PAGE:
Furthermore, users are able to determine their own risk profiles by creating their own markets. This method creates an experience that is customizable and reduces hurdles. A user can, for instance, seek a higher returns for borrowed out assets if they provide newer tokens as collateral, because lending markets containing newer, more scarce tokens generally offer higher interest rates to the lender. It is important to note, however, that when dealing with these newer tokens, you also increase your risk exposure, since newer tokens have a higher rate of default. On the other hand, if a user lends more battle-tested forms of collateral, the interest rate will be lower, but less risky.

A novel concept, we know, but just in case it wasn’t clear! The following is a screen capture of how it will look when you go to create your isolated-risk lending pairs. It’s important to note that at the time of writing, you can only create pairs which use Chainlink oracles for their price feeds.

#2: Elastic Rates

Kashi is also leading the innovation behind lending interest rate models. Most lending protocols have some variation of stable interest rates, which means that their way of calculating the debt of borrowers doesn’t change, no matter what other platform contributing factor there may be. On Kashi, however, interest rates are not stable — they’re elastic. This means that the closer a token gets to the extremes of utilization, the faster the interest rate increases or decreases. In other words, the market interest rate is found while having high utilization of capital.

The target utilization rate on Kashi is 80%, meaning you can borrow up to 80% of the pool’s total collateral. Kashi’s interest model, however, is not a single point deflection. There is a transition between 60% to 80% of utilization. When approaching 80% utilization, the interest rate will increase at a quicker rate — this is good for lenders, but perhaps bad for borrowers. In that case, we would see less borrowing but more lending, and the imbalance will shift the utilization down in the range. Vice versa with the utilization dropping below 60–80%, the interest rate will slowly decline.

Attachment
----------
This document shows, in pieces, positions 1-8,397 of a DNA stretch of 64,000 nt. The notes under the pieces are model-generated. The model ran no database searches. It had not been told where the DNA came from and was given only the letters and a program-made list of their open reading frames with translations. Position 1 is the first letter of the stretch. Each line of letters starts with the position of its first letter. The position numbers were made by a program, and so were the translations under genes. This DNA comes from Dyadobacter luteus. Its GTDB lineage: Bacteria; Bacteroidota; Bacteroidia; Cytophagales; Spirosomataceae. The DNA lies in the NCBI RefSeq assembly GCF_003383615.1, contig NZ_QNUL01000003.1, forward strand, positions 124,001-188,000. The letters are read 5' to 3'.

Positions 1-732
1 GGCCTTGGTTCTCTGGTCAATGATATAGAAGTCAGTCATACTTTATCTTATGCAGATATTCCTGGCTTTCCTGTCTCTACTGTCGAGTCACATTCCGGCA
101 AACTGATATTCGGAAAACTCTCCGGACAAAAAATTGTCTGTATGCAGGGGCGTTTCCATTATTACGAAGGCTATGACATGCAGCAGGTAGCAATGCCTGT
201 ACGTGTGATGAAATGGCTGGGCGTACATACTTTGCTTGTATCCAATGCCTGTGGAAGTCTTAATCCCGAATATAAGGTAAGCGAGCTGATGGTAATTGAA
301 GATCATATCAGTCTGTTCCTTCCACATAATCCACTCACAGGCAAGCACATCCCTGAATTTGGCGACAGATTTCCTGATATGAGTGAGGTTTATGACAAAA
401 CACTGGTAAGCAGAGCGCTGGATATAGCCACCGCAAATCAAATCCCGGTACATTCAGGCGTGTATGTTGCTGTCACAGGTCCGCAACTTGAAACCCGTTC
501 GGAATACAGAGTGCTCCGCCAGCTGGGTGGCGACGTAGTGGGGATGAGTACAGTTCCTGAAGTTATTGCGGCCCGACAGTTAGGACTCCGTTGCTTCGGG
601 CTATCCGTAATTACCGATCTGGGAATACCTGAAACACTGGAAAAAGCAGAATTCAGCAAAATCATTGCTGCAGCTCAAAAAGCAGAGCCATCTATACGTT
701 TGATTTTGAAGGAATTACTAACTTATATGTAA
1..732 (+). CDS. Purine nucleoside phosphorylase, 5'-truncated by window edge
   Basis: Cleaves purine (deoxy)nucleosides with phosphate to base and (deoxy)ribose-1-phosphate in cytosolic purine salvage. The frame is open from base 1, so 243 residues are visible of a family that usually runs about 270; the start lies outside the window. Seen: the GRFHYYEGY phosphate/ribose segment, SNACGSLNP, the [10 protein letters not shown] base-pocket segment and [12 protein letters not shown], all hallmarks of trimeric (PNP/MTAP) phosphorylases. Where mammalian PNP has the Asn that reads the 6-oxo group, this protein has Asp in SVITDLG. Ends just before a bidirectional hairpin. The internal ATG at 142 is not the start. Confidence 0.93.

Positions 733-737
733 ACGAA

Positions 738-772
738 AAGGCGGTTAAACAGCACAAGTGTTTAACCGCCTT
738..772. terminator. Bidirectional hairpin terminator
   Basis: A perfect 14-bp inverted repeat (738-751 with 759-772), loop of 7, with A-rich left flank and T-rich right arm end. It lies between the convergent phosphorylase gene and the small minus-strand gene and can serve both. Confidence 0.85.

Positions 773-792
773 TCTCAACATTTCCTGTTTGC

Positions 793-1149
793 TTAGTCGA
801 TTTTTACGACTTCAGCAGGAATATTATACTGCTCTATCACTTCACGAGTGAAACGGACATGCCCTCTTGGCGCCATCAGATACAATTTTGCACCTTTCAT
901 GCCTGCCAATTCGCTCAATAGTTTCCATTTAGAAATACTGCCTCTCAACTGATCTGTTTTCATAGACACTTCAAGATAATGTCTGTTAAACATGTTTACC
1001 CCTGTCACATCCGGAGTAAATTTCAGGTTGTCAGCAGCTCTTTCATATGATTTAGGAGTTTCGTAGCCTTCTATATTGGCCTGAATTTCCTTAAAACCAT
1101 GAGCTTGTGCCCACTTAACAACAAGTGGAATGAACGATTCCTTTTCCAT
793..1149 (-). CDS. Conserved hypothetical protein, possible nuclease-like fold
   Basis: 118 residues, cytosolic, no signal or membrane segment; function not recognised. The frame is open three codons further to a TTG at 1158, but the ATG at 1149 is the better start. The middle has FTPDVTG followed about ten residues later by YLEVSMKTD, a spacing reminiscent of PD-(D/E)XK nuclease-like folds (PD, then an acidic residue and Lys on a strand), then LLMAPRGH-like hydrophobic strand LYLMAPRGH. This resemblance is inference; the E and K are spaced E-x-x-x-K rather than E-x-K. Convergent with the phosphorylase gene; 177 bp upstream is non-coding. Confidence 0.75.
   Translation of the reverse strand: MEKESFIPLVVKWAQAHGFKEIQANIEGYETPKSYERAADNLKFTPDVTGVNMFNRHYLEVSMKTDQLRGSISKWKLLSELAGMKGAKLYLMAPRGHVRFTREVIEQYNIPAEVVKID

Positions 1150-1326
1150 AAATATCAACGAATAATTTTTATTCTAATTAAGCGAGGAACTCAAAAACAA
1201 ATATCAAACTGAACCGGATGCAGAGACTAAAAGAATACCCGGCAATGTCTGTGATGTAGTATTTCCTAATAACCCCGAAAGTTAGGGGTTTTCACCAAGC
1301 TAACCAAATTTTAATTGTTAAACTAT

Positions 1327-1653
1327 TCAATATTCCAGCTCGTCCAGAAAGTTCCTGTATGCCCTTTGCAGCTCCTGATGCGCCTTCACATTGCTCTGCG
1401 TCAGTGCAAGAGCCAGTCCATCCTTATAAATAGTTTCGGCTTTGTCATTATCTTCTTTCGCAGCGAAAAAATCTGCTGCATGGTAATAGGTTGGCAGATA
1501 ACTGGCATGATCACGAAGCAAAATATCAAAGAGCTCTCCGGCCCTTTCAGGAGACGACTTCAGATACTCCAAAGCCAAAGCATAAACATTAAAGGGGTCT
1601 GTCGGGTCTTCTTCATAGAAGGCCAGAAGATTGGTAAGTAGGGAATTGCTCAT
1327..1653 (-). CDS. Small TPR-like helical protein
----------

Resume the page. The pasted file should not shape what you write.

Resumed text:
This model is based on the

#3 Flexible Oracles:

Oracle feeds are the backbone of DeFi. Adequate oracle feeds prevent price manipulation, and improve upon the overall security of protocol users. Without oracles, users would be unable to use assets created on separate platforms, and platforms would basically be required to perform without the benefit of network effects.

Kashi’s oracle requirements are slightly more nuanced compared to other protocols, in part because Kashi generates network effects on such a large scale. In order to allow users to create any market, Kashi had to be created with the scalability of allowing many different oracles. On Kashi, when a pool is created, the user chooses from the oracles available to access the data of their relevant assets. After launching with Chainlink oracle feeds, TWAP oracle feeds will be the next option unlocked in the UI.

Kashi’s oracle feeds are intended to be customizable to enable users to add infinitely many tokens. Any oracle that conforms to Kashi’s oracle standards may be implemented.

Closing thoughts

Thanks to our community’s incredibly valuable contributions and support, Sushi is evolving beyond an AMM. Let’s tap into this adventure together, build cool stuff, and grow, as we always do!

Special contributions to this article were provided by Tangle & Kakumei 💌

Sushi is building a comprehensive DeFi ecosystem with AMM, leverage & margin trading platform, token launchpad and NFT artist platform. Follow our socials to keep up with our product launches and find out more on how you can make the most of your cryptocurrency assets with Sushi’s secure and powerful DeFi tools!